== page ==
Announcement
by Kvetoslav Minarik

    There is an opinion that, when a buddha appears in the world, a man who is fully enlightened for his correct attitude to what we call God, owing to the right plunging his mind and consciousness down to the base of his own being in its functions and owing to absolutely subduing the undesirable individuality, he always embraces the role of a guru who strives to impart the teaching he himself has re-discovered to those who remain after him. I have followed this unwritten law, too. Since the first moment of my awakening I have tried to introduce the people, seeking for awaking their inner life, to this path, which would be for the benefit of their and other people.

    The circumstances today are, however, different from what they used to be at the time of Buddha Gautama. In those days there were not so many opportunities to give vent to one’s sensual desires that got kindled by worldly things, and there were more people traversing the paths of inner life, mysticism. Those days did not see so much superficiality and plasticity of souls amenable to the world as is the case today. For that reason the Buddha’s assignment was not so difficult, either. However, I have been from today’s world and therefore understood well people’s problems. In this respect I have brought up only with great care those who applied to me as they wanted to be guided on the mystic path of Buddha. I have always been well aware that the initiation process must not be marred by the pupil’s reluctance to throw off his personality that is practically always selfish, and I have acted towards everybody accordingly.

    The one who wrote about yoga and mysticism before me was a certain Karel Weinfurter. He promulgated corrupt teachings that made people believe they did not need to remodel themselves at the moral level and yet would be endowed with power of initiates, simply as a result of the mystical exercises he recommended. That teaching system took root in the minds of everybody who sought and seeks even today on the paths of mysticism. Therefore I had to make concessions [to that teaching system and people who had taken the practice thereof], i. e. not require the necessary moral discipline, the discipline that is a life raft for everybody. Depending on the given conditions, I was usually willing to let everybody come as far as the threshold of initiation so that he could have a taste of what he was headed for. But thereafter I required cultivation of moral values that should always lead to victory over his personality, to eradication of his selfishness.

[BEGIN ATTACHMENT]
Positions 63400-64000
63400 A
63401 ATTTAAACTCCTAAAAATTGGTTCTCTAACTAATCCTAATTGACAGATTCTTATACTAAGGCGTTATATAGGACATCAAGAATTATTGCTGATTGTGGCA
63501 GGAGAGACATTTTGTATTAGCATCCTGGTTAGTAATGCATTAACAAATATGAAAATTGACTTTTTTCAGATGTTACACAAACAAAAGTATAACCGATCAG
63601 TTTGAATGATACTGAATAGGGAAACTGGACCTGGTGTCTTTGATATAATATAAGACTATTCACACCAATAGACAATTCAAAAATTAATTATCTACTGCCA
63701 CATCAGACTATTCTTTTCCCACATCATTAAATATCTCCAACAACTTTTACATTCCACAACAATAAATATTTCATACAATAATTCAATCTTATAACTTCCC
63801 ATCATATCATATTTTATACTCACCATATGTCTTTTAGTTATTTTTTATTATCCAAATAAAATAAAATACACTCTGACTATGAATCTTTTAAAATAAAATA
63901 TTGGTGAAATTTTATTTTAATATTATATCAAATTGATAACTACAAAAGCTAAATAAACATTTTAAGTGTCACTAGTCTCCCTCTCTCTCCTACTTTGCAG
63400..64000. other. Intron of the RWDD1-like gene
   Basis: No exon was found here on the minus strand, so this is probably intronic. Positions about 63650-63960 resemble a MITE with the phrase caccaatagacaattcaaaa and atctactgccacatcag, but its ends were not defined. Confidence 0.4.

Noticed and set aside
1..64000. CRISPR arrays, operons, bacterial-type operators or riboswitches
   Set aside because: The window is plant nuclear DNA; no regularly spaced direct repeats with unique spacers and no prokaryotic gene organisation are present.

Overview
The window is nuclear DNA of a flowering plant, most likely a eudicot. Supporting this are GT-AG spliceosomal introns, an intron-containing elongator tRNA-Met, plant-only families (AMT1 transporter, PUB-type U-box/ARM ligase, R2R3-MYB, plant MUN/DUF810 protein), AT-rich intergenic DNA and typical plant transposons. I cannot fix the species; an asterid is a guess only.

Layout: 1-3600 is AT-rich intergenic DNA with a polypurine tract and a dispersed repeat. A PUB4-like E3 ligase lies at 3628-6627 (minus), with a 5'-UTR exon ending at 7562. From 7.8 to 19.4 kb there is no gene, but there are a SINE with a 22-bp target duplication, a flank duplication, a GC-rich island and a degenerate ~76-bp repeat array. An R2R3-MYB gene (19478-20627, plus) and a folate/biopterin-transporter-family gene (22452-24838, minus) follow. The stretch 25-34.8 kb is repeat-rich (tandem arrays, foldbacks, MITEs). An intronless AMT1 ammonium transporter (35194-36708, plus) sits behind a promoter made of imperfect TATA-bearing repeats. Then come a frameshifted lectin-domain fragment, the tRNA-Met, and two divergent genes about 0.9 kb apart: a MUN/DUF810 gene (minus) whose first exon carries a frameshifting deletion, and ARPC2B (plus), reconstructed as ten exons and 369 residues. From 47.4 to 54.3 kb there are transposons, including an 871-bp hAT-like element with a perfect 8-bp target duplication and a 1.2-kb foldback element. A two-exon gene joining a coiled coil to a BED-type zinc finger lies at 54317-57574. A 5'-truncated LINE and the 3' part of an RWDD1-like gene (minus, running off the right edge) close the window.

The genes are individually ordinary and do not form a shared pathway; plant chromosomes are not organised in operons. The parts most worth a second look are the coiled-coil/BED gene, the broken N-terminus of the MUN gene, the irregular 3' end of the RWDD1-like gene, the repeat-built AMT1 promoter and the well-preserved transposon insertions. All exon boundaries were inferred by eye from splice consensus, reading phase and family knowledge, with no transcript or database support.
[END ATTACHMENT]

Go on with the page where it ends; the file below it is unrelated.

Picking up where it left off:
That requirement of mine resulted very often in a split with the seeking people, who wanted me to advise them but failed to carry out their moral duties. But in spite of that, the results of my activity have not been altogether negative. There were individual cases that reached more profound glimmers of enlightenment, ones who got to know blissful experience of initiates. Those people were in my opinion supposed to "accomplish" and thereby comply with the law of initiation, which means that the teaching should remain preserved in them for the benefit of all. But in one of the three men I found insufficiently developed intellect, in the second one traces of selfishness that were potentially capable of unfolding and the last man was too old. All that pointed out to their wrong mystical effort.

    Regarding mystic knowledge and age, the most suitable one of them for preserving the teaching was R. I relied on him as on the inheritor of the teaching. That fact forced me to bring his initiation to completion by introducing him into the impeccable civil life and attitude, because faulty civil manners, the lack of integrity, would have been his moral flaw.

    When he, thank to my concessions to the heretic teachings of Weinfurter [that R. had previously believed in] and due to his own abilities, got through to where man can discover new regions of all-life, I stopped him on that journey to bring him into correct social relations of an initiated man. However, in him, like in everybody else, the pent-up, yet not completely eradicated elemental individuality took the lead very strongly anew. I wanted to find a way round all that and give him a help, but he was more and more identifying himself with that, actually already perishing, individuality. It led to dramatic moments in our mutual relation. And when he proved he was not willing to give up his kin-sealed personality, we split up.

    This break-up has had a very strong impact on me. I am aware that nothing can be done with members of this superficial generation concerning the real path to buddhahood; therefore now, in my 64 years, I am resigning from the position of the guru who is able to lead others to buddha-enlightenment and to blessed assignment of upholders of teaching.